When “Brokeback Mountain” hit theaters in 2005, it was a hallmark moment for LGBTQ cinema. The story of two lonesome cowboys finding love against the backdrop of the repressive early 1960s was seen by millions of moviegoers, earning critical praise and three Oscars.
What wasn’t discussed much at the time, though, was that none of the film’s principals identified as lesbian, gay, bisexual, transgender or queer. Not co-stars Heath Ledger or Jake Gyllenhaal, and not director Ang Lee or screenwriters Larry McMurtry and Diana Ossana.
Fifteen years later, as authentic representation is a greater part of the cultural conversation, “Brokeback Mountain” is returning to (computer) screens — this time with an all-transgender cast.
A virtual staged reading of the film’s script is set to stream online on Sunday, Oct. 18, as part of NewFest, New York’s annual LGBTQ film festival.
The cast includes Brian Michael Smith (“Queen Sugar,” “911: Lone Star”) as Jack Twist and Leo Sheng (“The L Word”) as Ennis Del Mar, with Jen Richards (“Tales of the City,” “Mrs Fletcher”) as Alma Beers and Alexandra Grey (“Empire”) as Lureen Newsome. Other cast members include Mal Blum, Jes Tom, Mars Dixon, Theo Germaine, Jordan Gonzalez, Drew Gregory and Vico Ortiz.
“‘Brokeback’ to me is so much about masculinity. I thought the only way we could do it is to make it specifically trans,” said Gaby Dunn, who’s producing the live reading with Karl Saint Lucy. “These characters are so trapped by the gender roles.”
Dunn, a Los Angeles-based writer, actor and comedian, has been organizing #MakeItGay virtual live-reads throughout the pandemic, reimagining Hollywood studio films like “The Breakfast Club,” “Clue” and “Oceans 11” with diverse, queer casts.
“I’m such a fan of film, but often when I watch the big budget stuff, like the Marvel movies, there’s no one gay,” she told NBC News. “I wanted to find a way to give people a chance to excel in roles they’d never be given the chance to do.”
That’s especially true for trans actors, who are often overlooked or shunted into niche projects.
“I get frustrated when people say, ‘Oh, we can’t find a trans actor to cast.’ Here they are — here’s an entire screen full of them,” Dunn said. “They can be in these big, Oscar-bait movies, too. Or in genre movies — or comedies. Where is my trans ‘The Hangover,’ my trans ‘Gravity’? There’s so much missed opportunity.”
Dunn said she’s eager to provide that opportunity and to work with so many of her friends.
“We all know each other,” she said. Brian Michael Smith is "so talented. He just had to play Jack, because he has so many monologues and so much to chew on. The ‘I wish I could quit you’ line was so good. That speech had everyone just silent.”
Jen Richards, a transgender writer, actress and producer, has participated in a number of Dunn’s readings and calls them liberating.
“Ninety-nine percent of everything that comes my way is about being trans. And that’s fine,” she told NBC News. “But it’s thrilling to play characters that have nothing to do with it.”
Still, she said, putting transgender actors into “Brokeback Mountain” allows for a more “generous and fertile” interpretation of the script.
“Beyond being a gay film, it’s very much a male movie. It’s all about masculinity and the trap it was for Ennis and Jack,” Richards said. “When you see it performed by trans men, the gender performance is so obvious. It’s definitely implied in the film, but we’re kind of bringing that element out more into the light.”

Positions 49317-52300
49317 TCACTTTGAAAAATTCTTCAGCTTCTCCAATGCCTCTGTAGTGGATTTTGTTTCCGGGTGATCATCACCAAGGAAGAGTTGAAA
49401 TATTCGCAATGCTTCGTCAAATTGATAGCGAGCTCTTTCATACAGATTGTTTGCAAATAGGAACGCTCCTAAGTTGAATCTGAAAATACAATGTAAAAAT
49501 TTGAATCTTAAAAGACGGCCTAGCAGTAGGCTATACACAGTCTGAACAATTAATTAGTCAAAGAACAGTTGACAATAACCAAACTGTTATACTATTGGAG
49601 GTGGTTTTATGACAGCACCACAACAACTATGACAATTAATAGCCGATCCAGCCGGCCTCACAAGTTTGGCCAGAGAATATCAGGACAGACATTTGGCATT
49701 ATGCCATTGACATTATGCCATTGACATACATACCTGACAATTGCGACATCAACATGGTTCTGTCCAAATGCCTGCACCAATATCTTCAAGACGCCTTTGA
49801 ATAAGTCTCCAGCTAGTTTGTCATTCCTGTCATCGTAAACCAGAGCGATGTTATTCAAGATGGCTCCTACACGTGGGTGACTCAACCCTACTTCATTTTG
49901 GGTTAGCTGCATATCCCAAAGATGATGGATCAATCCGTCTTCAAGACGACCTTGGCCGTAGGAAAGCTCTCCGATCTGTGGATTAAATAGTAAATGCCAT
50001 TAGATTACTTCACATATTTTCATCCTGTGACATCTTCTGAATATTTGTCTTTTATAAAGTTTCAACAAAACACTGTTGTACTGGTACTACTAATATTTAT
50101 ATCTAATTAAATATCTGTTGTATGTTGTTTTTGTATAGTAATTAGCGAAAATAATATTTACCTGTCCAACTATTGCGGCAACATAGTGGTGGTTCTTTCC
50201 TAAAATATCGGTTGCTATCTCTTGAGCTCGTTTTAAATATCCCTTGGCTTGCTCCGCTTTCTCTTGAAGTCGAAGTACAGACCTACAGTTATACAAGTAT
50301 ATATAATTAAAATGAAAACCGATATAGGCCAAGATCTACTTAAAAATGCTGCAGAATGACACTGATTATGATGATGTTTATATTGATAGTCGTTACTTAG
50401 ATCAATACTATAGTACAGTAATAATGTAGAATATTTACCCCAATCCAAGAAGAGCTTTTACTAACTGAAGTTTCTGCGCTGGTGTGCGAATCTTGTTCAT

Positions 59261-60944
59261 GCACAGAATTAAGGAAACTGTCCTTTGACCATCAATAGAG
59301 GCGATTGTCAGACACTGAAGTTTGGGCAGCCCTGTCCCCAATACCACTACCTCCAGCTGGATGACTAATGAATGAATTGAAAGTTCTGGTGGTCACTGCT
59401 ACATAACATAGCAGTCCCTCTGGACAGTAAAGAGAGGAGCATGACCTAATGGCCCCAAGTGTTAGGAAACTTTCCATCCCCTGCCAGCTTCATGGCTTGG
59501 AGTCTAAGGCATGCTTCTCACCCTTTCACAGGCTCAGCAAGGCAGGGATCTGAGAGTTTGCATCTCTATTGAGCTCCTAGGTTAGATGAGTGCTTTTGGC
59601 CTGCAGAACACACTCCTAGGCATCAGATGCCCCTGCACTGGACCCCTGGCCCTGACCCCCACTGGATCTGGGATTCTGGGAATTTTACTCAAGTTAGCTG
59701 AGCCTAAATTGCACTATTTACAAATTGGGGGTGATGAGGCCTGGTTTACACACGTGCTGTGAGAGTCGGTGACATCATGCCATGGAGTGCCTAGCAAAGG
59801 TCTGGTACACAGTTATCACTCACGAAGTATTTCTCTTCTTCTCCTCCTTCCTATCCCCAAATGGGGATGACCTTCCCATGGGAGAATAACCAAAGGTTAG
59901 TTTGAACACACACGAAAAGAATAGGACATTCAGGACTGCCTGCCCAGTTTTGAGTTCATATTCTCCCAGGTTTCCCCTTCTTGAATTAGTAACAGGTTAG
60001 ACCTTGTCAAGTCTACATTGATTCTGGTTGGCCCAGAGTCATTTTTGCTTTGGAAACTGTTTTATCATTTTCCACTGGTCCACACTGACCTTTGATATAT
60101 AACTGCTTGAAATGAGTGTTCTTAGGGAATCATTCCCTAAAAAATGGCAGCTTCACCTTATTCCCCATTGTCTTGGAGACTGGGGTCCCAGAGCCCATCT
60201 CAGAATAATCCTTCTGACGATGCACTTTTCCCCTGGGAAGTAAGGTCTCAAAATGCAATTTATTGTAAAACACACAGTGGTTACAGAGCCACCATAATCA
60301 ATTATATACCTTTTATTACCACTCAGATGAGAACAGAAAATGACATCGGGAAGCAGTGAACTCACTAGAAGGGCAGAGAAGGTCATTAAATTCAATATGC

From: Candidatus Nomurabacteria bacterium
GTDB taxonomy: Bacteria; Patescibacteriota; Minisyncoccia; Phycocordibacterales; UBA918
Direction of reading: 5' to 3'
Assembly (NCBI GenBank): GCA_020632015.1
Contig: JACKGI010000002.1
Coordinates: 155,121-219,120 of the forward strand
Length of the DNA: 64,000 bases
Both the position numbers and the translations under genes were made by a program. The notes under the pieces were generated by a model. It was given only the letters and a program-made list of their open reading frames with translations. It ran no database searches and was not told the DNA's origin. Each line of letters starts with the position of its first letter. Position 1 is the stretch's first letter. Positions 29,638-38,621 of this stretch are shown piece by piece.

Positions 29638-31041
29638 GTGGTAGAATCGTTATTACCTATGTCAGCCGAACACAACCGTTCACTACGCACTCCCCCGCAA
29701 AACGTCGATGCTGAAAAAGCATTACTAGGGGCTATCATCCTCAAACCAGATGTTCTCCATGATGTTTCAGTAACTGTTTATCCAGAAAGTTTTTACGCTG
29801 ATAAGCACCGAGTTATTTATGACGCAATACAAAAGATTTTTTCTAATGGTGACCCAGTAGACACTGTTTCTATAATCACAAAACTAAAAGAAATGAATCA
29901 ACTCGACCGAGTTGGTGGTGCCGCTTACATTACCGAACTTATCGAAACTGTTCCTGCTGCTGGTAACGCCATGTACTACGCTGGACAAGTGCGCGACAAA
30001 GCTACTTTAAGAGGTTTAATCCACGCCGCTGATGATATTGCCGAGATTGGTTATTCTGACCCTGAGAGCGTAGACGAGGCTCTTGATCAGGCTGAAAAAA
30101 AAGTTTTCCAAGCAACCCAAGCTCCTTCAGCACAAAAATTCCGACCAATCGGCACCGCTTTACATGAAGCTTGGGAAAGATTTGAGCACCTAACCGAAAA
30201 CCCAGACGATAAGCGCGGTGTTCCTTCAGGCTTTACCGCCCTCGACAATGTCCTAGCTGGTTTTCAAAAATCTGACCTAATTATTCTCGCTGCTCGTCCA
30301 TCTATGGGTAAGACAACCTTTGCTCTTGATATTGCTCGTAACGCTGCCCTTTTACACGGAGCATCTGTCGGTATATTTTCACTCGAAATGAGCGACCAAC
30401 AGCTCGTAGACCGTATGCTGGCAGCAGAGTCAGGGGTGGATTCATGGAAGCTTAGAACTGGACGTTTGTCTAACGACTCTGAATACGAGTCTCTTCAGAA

The 134-minute movie has been pared down to a tight 90 minutes, with documentary filmmaker Sam Feder (“Disclosure”) serving as narrator. And while it is a reading, “there are accents and costume changes and Zoom backgrounds,” Dunn teased. “People went all out.” But don’t expect a parody.
“We have a certain reverence for the material and wanted to definitely approach it earnestly,” NewFest Executive Director David Hatkoff said. “It’s definitely not done with a wink.”
Hatkoff said that, in 2005, it was meaningful to see a queer romance on the big screen, but he points to the cisgender, masculine identity infused in both the story and the people making it.
“It’s not an indictment of the film, but I think times have changed, and we’re a lot more aware of who is at the table,” he said. “Three of the lead actors are people of color, which also subverts the ‘white energy’ of the original.”
Like Hatkoff, Dunn has a complicated relationship with “Brokeback Mountain,” which is based on a 1997 short story of the same name by Annie Prouix.
“It’s a beautiful film, but it didn’t feel like queer cinema,” she said. “It’s alarming how many of these large tentpole movies about our community are not by us or for us. I’m not saying they shouldn’t be made; I just wish they weren’t the most visible films out there.”
And perhaps “Brokeback Mountain” wouldn’t be made in 2020 — at least not the way it was 15 years ago. “We’re having different conversations as a community, and there’s a sense of accountability about who is telling whose stories,” Hatkoff said.
With space for prestige arthouse movies at the cineplex shrinking by the year, it’s not even clear “Brokeback Mountain” could get greenlighted today.
“NewFest is proof positive that queer stories are being told — beautiful, nuanced, well-acted and well-directed films are being made,” Hatkoff said. “But they’re primarily independent features and foreign films. I don’t know if it could be made at the same scale if it was made today. Or if it had an out cast.”
While the reading is free, suggested donations benefit the New York City Anti-Violence Project and the NewFest Future Fund, which supports filmmaker resources, year-round screenings and programs for LGBTQ youth.
The "Brokeback Mountain" virtual live-read will stream on NewFest’s Facebook and YouTube channel Sunday, Oct. 18, at 6 p.m. ET. This year’s festival runs from Oct. 16 to 27.